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Troubling Reports from Lexington Health Care of Orland Park

Nursing home abuse and neglect lawyers warn that wrongdoing is once again being exposed at Lexington Health Care of Orland Park, Illinois. In 2011, a Lexington employee was charged with sexually assaulting a resident after a co-worker caught him in the act. The whistleblower is now suing Lexington for wrongful termination.

The man accused of assaulting a Lexington resident was Robert Phelan, who was arrested and charged with aggravated criminal sexual assault in 2011. The investigation began after a co-worker saw and reported inappropriate contacts between Phelan and a 93-year-old Dementia patient. The case involved witness testimonies and a sexual assault examination from a local hospital. If convicted, Phelan could face up to 30 years in prison.

The supervisor who reported the assaults was terminated in 2012. She believes that she was fired for exposing Phelan’s criminal acts, and in now suing Lexington Health Care for wrongful termination.

These are not the first reports of wrongdoing on the part of Lexington. The facility was subject to Illinois Health Department investigations in December of 2010 and April of 2011. The investigations revealed serious deficiencies, including numerous reports of residents with suspicious bruises. One 87-year-old female resident had four troubling bruises, on her face, left cheek, breast, and thigh. According to the report, the resident was unable to describe the events resulting in the bruising and was unable to communicate feelings of pain. Inability or reluctance to speak about abuse and neglect is a major sign of criminal actions.

The investigations revealed that Lexington failed to both contain a scabies outbreak and report it to the local health department. Staff did not adequately wash infected bed linens or apply medical creams to affected residents. There was also an extreme failure by staff to acknowledge and treat advanced stage bed sores. One resident reportedly suffered from two open sores and screamed to the investigators that he was in pain while the nurse ignored him. The resident’s open sores were the size of a silver dollar and a quarter. Among the most troubling Lexington complaints included a level four failure to write and use policies that forbid mistreatment, neglect, and abuse of residents. Level four violations are the highest possible, indicating immediate jeopardy to the health and safety of residents.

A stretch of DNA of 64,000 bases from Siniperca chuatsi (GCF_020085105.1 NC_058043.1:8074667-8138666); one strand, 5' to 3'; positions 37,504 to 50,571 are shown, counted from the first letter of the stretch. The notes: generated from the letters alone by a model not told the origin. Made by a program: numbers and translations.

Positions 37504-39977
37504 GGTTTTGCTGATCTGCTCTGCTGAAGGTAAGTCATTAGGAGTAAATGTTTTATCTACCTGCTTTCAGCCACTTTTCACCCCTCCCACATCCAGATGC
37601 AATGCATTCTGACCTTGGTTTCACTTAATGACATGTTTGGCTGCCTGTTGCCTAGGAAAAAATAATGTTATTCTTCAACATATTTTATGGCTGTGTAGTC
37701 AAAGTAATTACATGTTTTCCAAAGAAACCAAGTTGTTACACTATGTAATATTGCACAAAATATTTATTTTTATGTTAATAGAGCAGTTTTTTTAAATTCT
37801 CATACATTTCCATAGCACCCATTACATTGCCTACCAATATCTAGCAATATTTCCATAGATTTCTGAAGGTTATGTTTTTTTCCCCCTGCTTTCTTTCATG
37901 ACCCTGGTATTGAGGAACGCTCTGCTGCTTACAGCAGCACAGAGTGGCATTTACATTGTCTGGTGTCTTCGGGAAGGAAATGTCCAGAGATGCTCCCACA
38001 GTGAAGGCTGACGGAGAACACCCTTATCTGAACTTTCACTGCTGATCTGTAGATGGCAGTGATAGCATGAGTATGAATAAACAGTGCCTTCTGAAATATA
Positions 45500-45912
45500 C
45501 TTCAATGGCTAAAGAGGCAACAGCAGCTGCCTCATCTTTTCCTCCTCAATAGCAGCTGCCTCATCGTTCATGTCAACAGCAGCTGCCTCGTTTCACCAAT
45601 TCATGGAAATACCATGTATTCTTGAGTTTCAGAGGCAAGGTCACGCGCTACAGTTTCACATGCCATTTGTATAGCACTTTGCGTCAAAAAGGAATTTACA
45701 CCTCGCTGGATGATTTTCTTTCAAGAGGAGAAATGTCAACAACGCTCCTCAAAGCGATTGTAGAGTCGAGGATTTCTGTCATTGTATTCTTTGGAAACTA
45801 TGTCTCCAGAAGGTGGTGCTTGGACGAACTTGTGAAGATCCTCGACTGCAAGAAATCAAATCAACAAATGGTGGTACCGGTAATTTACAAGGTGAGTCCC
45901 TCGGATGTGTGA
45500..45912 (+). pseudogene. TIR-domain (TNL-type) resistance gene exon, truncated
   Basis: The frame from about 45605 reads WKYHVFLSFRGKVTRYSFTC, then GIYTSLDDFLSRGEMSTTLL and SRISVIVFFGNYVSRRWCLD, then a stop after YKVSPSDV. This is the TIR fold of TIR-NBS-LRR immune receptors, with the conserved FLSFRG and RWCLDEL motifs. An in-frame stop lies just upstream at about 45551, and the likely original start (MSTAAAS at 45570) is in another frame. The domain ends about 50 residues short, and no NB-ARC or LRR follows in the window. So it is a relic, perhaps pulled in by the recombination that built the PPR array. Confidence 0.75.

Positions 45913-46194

Other violations included frequently and knowingly mixing wrong medications and several incidents of unmonitored and life-threatening falls. The facility was last inspected in March of 2012, during which six health deficiencies were reported. The most recent report revealed that Lexington failed to ensure that the resident environment was free of potential hazards. Inspectors found an unattended cart left open with tools and chemicals fully exposed. A medication cart was also left unattended with the top drawer fully open. The facility currently has 2 out of 5 stars in an overall Medicare rating.

Low Medicare scores are a significant indication that abuse and neglect may be occurring in those facilities. Another Illinois nursing home, the Care Center of Abingdon, recently received a one star rating, mostly attributed to lack of quality and staffing levels. Medicare reports indicate that the facility failed to hire workers with no history of abuse and failed to investigate reported abuse and neglect. Abingdon also failed to adequately administer medication, hydrate residents, and properly prevent and treat bed sores.

Nursing homes are entrusted with the incredible responsibility of caring for our vulnerable loved ones. Facilities like Lexington of Orland Park and Care Center of Abingdon must be held to higher standards. Senior abuse and neglect lawyers at Pintas & Mullins will continue to report on any suspicious activities. Nursing home deficiencies pose an immense threat to the safety and wellbeing of our nation’s seniors, and all suspicious activities should be reported and thoroughly investigated in order to prevent such actions from reoccurring.

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